By: Ellie Batchiyska on August 7th, 2019
5 Best Practices for Communicating During Construction Emergencies
When it comes to high-risk work like construction and manufacturing, crises are bound to arise. Employees can find themselves in hazardous situations with no easy means of communicating their peril to other workers.
In warehouses or large jobsites, this can be especially dangerous as some workers might find themselves facing an emergency situation without a nearby point-of-contact. That’s why it’s essential construction managers implement an effective safety communication protocol.
Ensuring a streamlined communication protocol is in place during emergencies can make sure all employees stay informed and prepared for when disaster strikes – be it an injury, natural disaster, or other unexpected event.
Equip Employees With Radios
Most construction managers equip their employees with some sort of portable mobile device. Often, this device is a cellphone. While cellphones are effective for standard communication, they don’t deliver the immediacy needed in emergency situations.
Whether you’re caught in an emergency or trying to warn others of impending danger, dealing with dial tones and voicemail can cost you valuable minutes. Two-way radios are the best way to communicate in an emergency situation, as they allow a direct line to other workers who need to be aware of the matter at hand.
Furthermore, many two-way radios come with valuable emergency features, including:
- Man Down: This feature allows some two-way radios to detect when there is a lack of movement or when the radio is in a horizontal position, thus suggesting a worker has collapsed. It activates a “chirp” sound which will notify nearby radios that something is wrong.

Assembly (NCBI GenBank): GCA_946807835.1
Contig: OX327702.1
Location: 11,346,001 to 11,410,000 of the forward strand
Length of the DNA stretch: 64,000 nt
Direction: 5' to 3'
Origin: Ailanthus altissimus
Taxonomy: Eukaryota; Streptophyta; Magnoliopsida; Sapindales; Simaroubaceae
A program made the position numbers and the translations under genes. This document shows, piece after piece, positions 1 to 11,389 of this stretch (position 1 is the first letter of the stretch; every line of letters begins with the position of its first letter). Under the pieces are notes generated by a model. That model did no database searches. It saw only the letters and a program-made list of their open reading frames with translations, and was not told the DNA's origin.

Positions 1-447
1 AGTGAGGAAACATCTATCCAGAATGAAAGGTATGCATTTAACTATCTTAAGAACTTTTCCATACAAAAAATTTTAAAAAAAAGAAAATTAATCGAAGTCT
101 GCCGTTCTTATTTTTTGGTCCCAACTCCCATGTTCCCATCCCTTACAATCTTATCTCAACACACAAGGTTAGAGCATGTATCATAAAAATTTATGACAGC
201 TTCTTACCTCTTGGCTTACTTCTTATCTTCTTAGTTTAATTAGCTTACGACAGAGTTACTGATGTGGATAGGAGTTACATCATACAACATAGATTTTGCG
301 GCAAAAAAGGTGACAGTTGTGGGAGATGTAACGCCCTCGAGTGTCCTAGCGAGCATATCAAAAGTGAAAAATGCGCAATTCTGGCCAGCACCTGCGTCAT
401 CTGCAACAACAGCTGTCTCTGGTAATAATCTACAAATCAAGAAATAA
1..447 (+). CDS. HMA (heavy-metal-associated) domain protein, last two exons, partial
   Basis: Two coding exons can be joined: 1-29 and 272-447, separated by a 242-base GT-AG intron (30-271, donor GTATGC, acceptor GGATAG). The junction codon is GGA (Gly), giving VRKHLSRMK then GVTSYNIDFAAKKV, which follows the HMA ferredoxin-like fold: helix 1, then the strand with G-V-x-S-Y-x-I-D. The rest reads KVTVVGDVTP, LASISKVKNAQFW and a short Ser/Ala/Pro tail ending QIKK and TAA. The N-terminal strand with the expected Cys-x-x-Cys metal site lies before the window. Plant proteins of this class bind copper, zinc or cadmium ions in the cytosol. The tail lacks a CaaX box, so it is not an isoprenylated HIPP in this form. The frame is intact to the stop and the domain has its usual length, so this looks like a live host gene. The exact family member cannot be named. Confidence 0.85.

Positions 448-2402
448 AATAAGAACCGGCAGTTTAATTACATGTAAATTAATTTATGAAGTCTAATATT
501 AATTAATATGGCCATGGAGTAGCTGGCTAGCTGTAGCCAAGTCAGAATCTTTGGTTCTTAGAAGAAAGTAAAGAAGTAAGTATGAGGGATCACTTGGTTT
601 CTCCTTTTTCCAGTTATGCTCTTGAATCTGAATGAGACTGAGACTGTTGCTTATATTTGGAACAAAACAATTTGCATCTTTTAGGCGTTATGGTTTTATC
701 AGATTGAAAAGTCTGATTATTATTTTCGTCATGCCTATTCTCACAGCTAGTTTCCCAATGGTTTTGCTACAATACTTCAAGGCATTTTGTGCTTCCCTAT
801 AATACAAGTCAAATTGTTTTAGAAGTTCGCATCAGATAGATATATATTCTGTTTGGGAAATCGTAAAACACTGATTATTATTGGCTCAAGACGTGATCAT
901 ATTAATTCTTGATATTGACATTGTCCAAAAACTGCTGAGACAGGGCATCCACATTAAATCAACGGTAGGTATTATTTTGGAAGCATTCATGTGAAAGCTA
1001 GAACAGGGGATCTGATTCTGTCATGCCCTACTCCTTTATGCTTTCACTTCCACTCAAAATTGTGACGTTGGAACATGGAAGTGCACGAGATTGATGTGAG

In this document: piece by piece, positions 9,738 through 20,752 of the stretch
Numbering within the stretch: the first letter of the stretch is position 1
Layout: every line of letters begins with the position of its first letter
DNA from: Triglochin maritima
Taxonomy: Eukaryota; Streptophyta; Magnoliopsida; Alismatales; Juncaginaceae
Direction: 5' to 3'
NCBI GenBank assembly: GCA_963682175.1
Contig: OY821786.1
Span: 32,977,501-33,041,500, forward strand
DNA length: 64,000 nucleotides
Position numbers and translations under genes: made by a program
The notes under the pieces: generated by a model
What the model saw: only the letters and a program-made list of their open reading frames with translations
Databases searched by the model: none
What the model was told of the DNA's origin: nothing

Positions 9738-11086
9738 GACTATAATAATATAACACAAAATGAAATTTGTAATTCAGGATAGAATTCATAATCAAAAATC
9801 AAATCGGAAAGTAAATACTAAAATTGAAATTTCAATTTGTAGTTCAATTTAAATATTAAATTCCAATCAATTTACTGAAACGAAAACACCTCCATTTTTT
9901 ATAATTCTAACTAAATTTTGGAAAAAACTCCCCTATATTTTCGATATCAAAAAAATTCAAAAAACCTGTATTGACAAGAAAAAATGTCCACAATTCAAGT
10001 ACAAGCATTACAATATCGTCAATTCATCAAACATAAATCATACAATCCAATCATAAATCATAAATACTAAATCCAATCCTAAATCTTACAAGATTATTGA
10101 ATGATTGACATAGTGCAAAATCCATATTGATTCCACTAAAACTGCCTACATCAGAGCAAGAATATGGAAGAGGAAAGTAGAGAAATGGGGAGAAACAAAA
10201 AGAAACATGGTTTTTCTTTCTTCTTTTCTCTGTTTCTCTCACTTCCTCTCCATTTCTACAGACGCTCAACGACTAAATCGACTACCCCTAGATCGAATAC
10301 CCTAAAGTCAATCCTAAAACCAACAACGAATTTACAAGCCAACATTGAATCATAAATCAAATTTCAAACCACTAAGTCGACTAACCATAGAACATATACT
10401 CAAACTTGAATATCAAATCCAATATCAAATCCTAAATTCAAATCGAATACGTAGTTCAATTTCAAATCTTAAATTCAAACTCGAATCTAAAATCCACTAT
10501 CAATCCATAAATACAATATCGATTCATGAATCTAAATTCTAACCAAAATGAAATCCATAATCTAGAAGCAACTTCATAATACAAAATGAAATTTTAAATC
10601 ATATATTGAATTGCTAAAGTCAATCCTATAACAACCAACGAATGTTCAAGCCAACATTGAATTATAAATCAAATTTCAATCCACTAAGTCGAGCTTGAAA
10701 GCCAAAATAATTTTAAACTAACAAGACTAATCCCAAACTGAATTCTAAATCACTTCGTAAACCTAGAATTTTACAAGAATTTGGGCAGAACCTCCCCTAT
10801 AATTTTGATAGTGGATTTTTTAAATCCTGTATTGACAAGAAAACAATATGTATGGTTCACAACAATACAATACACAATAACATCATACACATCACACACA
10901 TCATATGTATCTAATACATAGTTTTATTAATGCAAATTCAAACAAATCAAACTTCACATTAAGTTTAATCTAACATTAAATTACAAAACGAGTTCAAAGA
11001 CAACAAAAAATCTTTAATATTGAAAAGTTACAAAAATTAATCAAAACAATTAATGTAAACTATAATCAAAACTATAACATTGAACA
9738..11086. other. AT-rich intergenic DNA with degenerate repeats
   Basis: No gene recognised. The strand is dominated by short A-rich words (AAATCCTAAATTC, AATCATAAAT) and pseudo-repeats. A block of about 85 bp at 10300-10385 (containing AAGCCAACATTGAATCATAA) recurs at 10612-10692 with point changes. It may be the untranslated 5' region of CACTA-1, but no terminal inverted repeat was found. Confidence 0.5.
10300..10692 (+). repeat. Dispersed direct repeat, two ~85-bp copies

- Lone Worker: This is ideal for the aforementioned scenario in which many workers find themselves without nearby human contact. If they don’t use or touch their radio for a substantial amount of time, a signal will trigger predesignated radio operators of a potential SOS and need for check-in.
- Emergency Alert Button: This allows workers in emergency situations to send out a network-wide alert with the push of a button. This is useful in situations where there may be fire, suspicious figures on the jobsite, or a visible incoming natural disaster (such as a tornado on an oil field).
Implement a PA System
In situations where the jobsite is more contained, a PA system may be the more effective route for announcing emergencies. This allows operators and managers to send a mass announcement to workers on the jobsite of a potential danger.
Many PA systems have as wide as a two-mile reach, making them functional for even outdoor jobsites. It is important to limit PA system access to appropriate departments, such as management or HR, so as to avoid false alarms.
Emphasize the Buddy System
The “buddy system” may sound like something you haven’t used since fifth grade field trips, but it’s immensely crucial to communicating in an emergency situation. On hazardous worksites, workers that have to take on high-risk tasks should be encouraged to pursue them with a partner.
Having a partner is essential in the event one worker faces an emergency, as that partner can return to management and relay the situation. While technology allows for expedited assurance of safety, face-to-face communication is still the clearest form.
Dispatch Informers & Messengers
Certain individuals should act as predetermined informers and messengers in the event of an emergency. These are reliable workers that can deliver news calmly and concisely to other workers, so as not to alarm them.
Informers should also be encouraged to give as much information to the workers as possible about the emergency situation. Often, not having the complete story can create even further panic. It helps to prepare informers with HR training, so they know how to steadily convey bad news.
Consider Wearable GPS Devices
Wearable GPS devices can be clipped to the wrist or hip. They’re unobtrusive, allowing employees to smoothly continue their work without interference, and they allow managers to keep track of their employees’ whereabouts.
This is helpful on larger jobsites, especially in the event they’ve received an alert from the employee’s radio. It allows managers and emergency services to swiftly locate the employee in danger, thus reducing the risk of a more detrimental outcome.
Ellie Batchiyska is a writer for Discount Two-Way Radio, a leading two-way radio provider for the construction, warehousing, and manufacturing industries.